Blockchain technology in its purest form has four key characteristics:

  1. Decentralisation: No single individual participant can control the ledger. The ledger
    lives on all computers in the network
  2. Transparency: Information can be viewed by all participants on the network, not just
    those involved in the transaction
  3. Immutability: Modifying a past record would require simultaneously modifying every
    other block in the chain, making the ledger virtually incorruptible
  4. Singularity: The blockchain provides a single version of a state of affairs, which is
    updated simultaneously across the network

Blockchain

Oliver Wyman, ZhongAn Insurance and ZhongAn Technology – a wholly owned subsidiary of ZhongAn insurance and China’s first online-only insurer – are jointly publishing this report to analyse the insurance technology market and answer the following questions:

  • Which technologies are shaping the future of the insurance industry? (Chapter 2)
  • What are the applications of these technologies in the insurance industry? (Chapter 3)
  • What is the potential value these applications could generate? (Chapter 3)
  • How can an insurer with strong technology capabilities monetise its technologies?
    (Chapter 4)
  • Who is benefiting from the value generated by these applications? (Chapter 5)

 

Click here to access Oliver Wyman’s detailed report

The Digital Business Imperative

Don’t Build A Digital Strategy; Digitize Your Business Strategy

Digital fundamentally changes your relationship with your customers. You can’t address this change with a bolt-on digital strategy that adds an app here or a site there. To remain competitive, you must re-engineer how your business creates value for your customers in the digital age.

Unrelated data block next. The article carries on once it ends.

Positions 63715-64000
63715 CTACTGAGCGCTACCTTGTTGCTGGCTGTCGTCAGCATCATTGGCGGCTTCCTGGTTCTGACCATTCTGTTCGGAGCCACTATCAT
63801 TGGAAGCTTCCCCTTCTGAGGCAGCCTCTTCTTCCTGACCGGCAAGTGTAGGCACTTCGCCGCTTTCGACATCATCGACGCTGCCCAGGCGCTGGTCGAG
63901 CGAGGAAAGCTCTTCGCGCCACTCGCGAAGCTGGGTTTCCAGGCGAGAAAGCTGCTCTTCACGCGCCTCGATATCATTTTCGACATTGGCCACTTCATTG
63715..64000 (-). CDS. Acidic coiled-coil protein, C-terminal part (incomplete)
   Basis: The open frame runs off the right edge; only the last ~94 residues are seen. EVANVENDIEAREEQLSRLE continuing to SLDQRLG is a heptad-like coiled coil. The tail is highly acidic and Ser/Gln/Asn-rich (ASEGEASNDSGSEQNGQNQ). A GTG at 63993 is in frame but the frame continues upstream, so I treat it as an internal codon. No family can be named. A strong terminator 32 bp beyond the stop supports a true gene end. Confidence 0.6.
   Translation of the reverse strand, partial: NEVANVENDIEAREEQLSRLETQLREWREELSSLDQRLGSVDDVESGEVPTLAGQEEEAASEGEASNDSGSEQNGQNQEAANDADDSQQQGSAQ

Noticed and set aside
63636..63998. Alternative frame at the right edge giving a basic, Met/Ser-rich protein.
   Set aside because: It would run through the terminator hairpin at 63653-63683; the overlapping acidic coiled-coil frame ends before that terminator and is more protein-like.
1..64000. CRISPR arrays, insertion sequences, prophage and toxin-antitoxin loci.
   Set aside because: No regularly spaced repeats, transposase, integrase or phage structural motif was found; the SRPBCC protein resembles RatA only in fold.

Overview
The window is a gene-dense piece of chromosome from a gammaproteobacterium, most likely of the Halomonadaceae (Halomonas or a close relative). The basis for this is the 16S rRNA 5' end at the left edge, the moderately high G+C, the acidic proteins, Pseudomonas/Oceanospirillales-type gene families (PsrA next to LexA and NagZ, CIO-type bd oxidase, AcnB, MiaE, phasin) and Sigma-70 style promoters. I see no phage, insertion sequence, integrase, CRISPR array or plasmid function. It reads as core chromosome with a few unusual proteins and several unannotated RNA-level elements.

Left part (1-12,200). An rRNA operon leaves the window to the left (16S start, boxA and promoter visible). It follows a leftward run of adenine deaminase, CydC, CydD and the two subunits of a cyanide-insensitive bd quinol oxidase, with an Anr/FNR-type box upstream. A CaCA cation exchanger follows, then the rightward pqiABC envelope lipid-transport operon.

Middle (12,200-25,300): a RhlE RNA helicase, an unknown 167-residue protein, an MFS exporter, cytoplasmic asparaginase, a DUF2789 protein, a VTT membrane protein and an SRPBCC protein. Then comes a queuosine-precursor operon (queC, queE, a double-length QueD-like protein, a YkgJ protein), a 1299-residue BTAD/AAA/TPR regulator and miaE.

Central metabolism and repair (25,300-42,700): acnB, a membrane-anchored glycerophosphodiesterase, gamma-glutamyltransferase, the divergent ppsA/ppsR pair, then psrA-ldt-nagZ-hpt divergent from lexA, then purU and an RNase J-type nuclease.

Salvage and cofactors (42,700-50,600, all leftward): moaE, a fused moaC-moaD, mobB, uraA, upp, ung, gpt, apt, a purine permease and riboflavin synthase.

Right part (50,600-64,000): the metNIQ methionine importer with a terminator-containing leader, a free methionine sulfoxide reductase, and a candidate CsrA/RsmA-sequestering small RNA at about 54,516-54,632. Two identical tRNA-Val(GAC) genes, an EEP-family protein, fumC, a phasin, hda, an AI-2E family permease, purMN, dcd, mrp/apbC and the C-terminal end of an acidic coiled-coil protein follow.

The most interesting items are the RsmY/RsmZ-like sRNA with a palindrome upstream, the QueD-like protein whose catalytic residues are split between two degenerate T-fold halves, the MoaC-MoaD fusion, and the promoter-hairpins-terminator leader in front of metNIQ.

Digital Has Changed Your Markets
Your customers aren’t who they used to be — they haven’t been for quite some time now. Digital touchpoints permeate every aspect of your customers’ lives — how they watch TV on Netflix, how they research new products on their smartphone, how they check their balance on PayPal, or how they review their stay on Airbnb. Business buyers expect automated service, tap communities for insights, and want services with apps attached; they’re even more digital than consumers are. Digital has transformed the market context for every business, and the pace of change is accelerating.

Digital Has Changed The Way That You Operate
Digital has transformed more than your channels and customers. It also disrupts you from within, changing the way that you do business. Digital not only accelerates the pace of change but also brings new opportunities for firms that can embrace the technology fast enough. It speeds time-to-market, reduces costs, and unlocks new revenue streams. There’s a reason why manufacturers ABB, Schneider Electric, and Siemens spent a combined €8 billion on acquiring software assets to help clients design, manage, and optimize complex industrial operations like power grids more effectively.

Use Digital To Help Customers Get To The Outcomes That They Desire

Re-envision your business not as a set of products and services but as part of the personal value ecosystems that your customers assemble according to their needs and desires. Learn to increase value by expanding your company’s role in your customers’ personal value ecosystems.

Digital Operational Excellence Increases Business Agility

Digital business isn’t just about customer experience — it’s also a way to drive operational agility. Digital operations can increase speed-to-market, make employees more productive, promote leaner processes, and maximize asset utilization.

Digital Dimensions

 

Click here to access Forresters’ detailed study